We need urgently to revise that view. The US is a foreign country. It is also, although its own commitment to its un-imperial constitution makes it reluctant to admit it, an imperial power at the centre of a global empire. Since the collapse of the Soviet Union, US military, financial, corporate and technological might has no equal; it can do precisely what it likes and on the terms it likes.

In financial policy, it took advantage of the Asia crisis to insist that US and IMF bail-out packages involved the recipient countries committing themselves to selling off their indebted companies to US corporations and further committing themselves to opening up their financial markets to US banks. In its military engagements, the US has behaved more and more unilaterally so that UN resolutions become afterthoughts rather than a framework of law to be respected.

And this has been happening under a Democrat President, albeit one whose options have been heavily circumscribed not merely by the Republicans controlling both the Senate and the House but by republicanism itself becoming hysterically anti-statist , pro-free market and ideological in its stance. Yet the liberal wing of US politics cannot be excused; if it is more solid over security, financial and environmental issues, it falls into the same imperial bullying role when it comes to trade. Under the guise of wanting 'fair' trade, the US, led by unions and Democrats, has an astonishing array of tariffs, fines and penalties; it will harass suspected companies abroad and insists they comply with US trade legislation even in their own country. An increasingly protectionist Congress passed the infamous 'Super 301' legislation in 1988 that empowers the US President unilaterally to impose trade sanctions if the US does not like any individual trade practice.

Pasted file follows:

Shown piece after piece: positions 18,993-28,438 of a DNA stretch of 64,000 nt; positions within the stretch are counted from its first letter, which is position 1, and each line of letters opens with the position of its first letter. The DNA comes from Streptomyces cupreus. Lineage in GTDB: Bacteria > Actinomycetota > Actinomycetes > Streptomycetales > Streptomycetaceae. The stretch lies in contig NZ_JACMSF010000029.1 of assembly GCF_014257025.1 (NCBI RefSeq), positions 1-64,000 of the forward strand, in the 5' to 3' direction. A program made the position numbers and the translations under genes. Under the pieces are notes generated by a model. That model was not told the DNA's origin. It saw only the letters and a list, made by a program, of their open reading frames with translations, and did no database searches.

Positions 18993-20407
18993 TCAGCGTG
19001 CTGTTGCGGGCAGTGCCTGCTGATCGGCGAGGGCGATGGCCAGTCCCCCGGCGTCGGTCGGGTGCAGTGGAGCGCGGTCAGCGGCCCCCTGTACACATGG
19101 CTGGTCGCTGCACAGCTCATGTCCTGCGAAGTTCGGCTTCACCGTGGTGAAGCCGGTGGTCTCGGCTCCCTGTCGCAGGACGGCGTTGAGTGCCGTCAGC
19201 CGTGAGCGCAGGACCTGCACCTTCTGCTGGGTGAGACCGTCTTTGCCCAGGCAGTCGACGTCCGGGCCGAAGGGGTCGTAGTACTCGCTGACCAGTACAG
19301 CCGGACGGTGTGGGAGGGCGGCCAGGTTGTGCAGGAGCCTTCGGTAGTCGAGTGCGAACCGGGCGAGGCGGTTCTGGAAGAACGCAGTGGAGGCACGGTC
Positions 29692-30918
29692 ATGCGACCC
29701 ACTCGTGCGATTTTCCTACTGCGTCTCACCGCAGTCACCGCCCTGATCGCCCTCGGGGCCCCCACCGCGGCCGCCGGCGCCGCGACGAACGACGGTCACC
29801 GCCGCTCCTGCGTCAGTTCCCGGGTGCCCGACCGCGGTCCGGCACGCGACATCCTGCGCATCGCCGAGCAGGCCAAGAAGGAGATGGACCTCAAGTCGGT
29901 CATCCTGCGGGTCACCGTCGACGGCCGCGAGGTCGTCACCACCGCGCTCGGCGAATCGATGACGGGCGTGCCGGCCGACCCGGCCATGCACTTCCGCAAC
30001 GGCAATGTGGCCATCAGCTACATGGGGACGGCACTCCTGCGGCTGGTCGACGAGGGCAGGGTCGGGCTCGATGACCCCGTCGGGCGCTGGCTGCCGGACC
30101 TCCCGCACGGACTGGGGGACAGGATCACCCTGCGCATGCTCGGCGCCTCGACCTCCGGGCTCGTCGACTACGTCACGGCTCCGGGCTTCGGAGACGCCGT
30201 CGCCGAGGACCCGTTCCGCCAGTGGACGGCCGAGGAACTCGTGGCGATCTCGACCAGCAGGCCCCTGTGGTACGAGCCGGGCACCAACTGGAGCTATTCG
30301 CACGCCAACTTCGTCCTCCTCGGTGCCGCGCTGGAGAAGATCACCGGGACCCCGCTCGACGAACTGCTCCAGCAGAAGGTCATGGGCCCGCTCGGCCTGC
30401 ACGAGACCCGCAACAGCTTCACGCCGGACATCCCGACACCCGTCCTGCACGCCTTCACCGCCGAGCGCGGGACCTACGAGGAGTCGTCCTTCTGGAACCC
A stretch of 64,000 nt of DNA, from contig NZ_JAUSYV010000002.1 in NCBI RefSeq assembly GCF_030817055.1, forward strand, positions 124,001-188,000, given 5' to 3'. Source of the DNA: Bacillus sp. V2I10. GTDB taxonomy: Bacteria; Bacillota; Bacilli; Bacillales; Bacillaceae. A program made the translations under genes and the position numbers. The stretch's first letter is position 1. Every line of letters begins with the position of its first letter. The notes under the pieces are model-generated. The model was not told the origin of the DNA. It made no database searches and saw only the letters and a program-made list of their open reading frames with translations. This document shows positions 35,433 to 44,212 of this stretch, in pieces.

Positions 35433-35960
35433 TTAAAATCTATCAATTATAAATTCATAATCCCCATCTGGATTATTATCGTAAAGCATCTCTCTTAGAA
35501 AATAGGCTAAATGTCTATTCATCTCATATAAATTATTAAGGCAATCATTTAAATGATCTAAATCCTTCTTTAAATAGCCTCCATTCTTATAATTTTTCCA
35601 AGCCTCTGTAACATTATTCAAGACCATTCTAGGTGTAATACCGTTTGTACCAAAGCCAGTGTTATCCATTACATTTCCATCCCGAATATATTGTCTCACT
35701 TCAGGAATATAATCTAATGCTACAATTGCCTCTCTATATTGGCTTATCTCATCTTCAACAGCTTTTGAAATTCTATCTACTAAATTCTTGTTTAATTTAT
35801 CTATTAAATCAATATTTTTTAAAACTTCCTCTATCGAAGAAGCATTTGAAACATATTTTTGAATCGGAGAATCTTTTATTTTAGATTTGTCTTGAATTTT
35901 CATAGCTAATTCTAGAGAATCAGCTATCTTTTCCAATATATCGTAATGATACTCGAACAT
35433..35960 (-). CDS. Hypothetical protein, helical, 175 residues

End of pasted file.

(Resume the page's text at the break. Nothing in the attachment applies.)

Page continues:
Within the US, the forces arguing that America's self-interest is not served by bullying foreigners and acting unilaterally are enfeebled. The cleverness of the conservative counter-revolution is that it has exploited the traditional components of American culture individualism, the commitment to liberty expressed in the Constitution and the morality of a fervently Christian society and bent it to its own partisan ends. Any form of regulation, taxation or commitment to international collaboration is portrayed as not just economically and politically damaging, but un-American.

Part of the problem has been what Allan Bloom has called the closing of the American mind. Conservatism has paradoxically flourished in a culture whose commitment to openness has cut it off from its roots in argument and analysis. In a world of intellectual relativism, the winning argument is the one that makes the basest appeal to prejudice, and at this the free marketeers in alliance with the moral majority and Christian fundamentalists have proved masters. The worst sobriquet is to be called a liberal.

Clinton's political approach has been to confront none of this directly; he has tried to smuggle through liberal programmes while making concessions to the Right. It has been a tactical triumph but a strategic failure, so that in the aftermath of impeachment the atmosphere in Washington is sulphurous. Bipartisanship has broken down completely; even a long-standing Republican internationalist like Richard Lugar has betrayed the beliefs of a lifetime by voting against the test ban treaty.

But that betrays the wider problem. The Conservatives may not hold the White House, but intellectually and culturally they are in the ascendant. The result is that the US is turning in on itself; increasingly, it wants to run the globe according to its own political priorities. Its allies and treaty obligations can go to hell, and only events an actual nuclear conflagration or world recession seem likely to give liberal America back its confidence and political support. It is a new political paradigm. These are dark days for liberal internationalism, and British Eurosceptics should take heed. The post -war liberal order that has brought peace and prosperity needs new guardians, and the US a check on its new propensity to play the world's bully. There is only one possible political force that can play that role. It is the European Union.